Cleaning Up With Westport Innovations
Westport is the technology and intellectual-property leader in its field, with more than 15,000 natural gas engines already in service through its 50/50 joint-venture with diesel engine giant Cummins (CMI).
Cities and companies have talked a lot about reducing air pollution and dependence on foreign oil lately without doing a lot about it. But lately a single solution to both problems has emerged as feasible, and fleet managers are beginning to take notice.
That solution is compressed natural gas, which is both plentiful in North America and a clean-burning fuel. Natural gas vehicles are widely used overseas, but in the United States they have met with a lot of resistance, mostly at the sly behest of the gasoline industry. Although you may have seen a few natural-gas powered vehicles here and there, the problem so far has been the lack of a distribution infrastructure and the high expense of the vehicles.
Now that is set to change thanks to a company called Clean Energy Fuels (CLNE), which is building the filling-station infrastructure in California, and Westport Innovations (WPT.TO), which has exclusive technology that turns a smelly, dirty, heavy-duty diesel engine into a sweet-running CNG machine. Both companies are in line to get a big boost from the Clean Air Action Plan (CAAP), a $2 bln initiative at the ports of Los Angeles and Long Beach to freshen the air around their vast facilities.
I've been recommending Clean Energy since it IPO'd back in the early summer under the veteran guidance of chairman T. Boone Pickens, but only in the past ten days did I catch onto Westport. Here's why I like the Canadian small-cap, which you can buy in any U.S. trading account by paying a little extra in commission.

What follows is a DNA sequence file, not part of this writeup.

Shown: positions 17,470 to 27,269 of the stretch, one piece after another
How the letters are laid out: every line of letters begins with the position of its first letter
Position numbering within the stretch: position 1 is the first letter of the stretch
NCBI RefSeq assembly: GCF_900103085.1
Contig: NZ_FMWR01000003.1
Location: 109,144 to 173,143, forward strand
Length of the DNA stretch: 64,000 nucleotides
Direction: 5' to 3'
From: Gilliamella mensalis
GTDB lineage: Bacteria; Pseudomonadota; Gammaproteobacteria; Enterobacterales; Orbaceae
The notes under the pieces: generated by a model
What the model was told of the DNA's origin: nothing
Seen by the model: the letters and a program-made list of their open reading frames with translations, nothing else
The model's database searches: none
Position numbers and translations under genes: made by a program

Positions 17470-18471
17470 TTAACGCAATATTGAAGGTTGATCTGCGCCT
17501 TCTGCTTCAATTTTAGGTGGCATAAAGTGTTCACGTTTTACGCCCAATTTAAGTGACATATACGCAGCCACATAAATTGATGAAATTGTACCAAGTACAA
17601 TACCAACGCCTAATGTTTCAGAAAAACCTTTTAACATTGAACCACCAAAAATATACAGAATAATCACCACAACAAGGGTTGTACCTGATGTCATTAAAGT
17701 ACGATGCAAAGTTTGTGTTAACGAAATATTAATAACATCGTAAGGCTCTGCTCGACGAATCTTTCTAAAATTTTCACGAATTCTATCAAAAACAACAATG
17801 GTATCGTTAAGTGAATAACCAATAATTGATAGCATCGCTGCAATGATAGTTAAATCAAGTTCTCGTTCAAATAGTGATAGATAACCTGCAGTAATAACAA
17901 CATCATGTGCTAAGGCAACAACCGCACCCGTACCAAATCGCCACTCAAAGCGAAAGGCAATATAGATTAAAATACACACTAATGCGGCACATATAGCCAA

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It's not well known, you see, that once the CAAP is fully funded and starts rolling, Westport is in line for a whopping $400-mln, five-year deal to convert more than 5,000 diesel trucks at the docks to natural gas. Compare this with the $22 mln in revenues that the company generated last year, and you are talking about a very material ramp in revenue and earnings in a hurry.
In spite of its diminutive size at $150 mln in market capitalization, Westport is the technology and intellectual-property leader in its field, with more than 15,000 natural gas engines already in service through its 50/50 joint-venture with diesel engine giant Cummins (CMI). The joint company, called Cummins Westport, is profitable and has limited competition, thanks to the tiny size of the market for heavy-duty engines powered by natural gas. Plus, other large diesel engine manufacturers like Caterpillar (CAT) and Volvo are busy preparing for more stringent diesel regulations in 2010, which paves the way for the more environmentally friendly services provided by Cummins Westport to step into the spotlight.
But even before their joint venture with Cummins, Westport was working hard to solidify its position in this niche market, with initial research on its technology beginning in the early 1980s. Back then the company was unhindered by competitors, so Westport was free to develop an impressive list of engine and fuel technologies through ties with the University of British Columbia. After years of development, its natural gas solutions include all the necessary pieces including fuel injectors, cryogenic storage tanks for liquefied natural gas, compressors and exhaust treatment systems.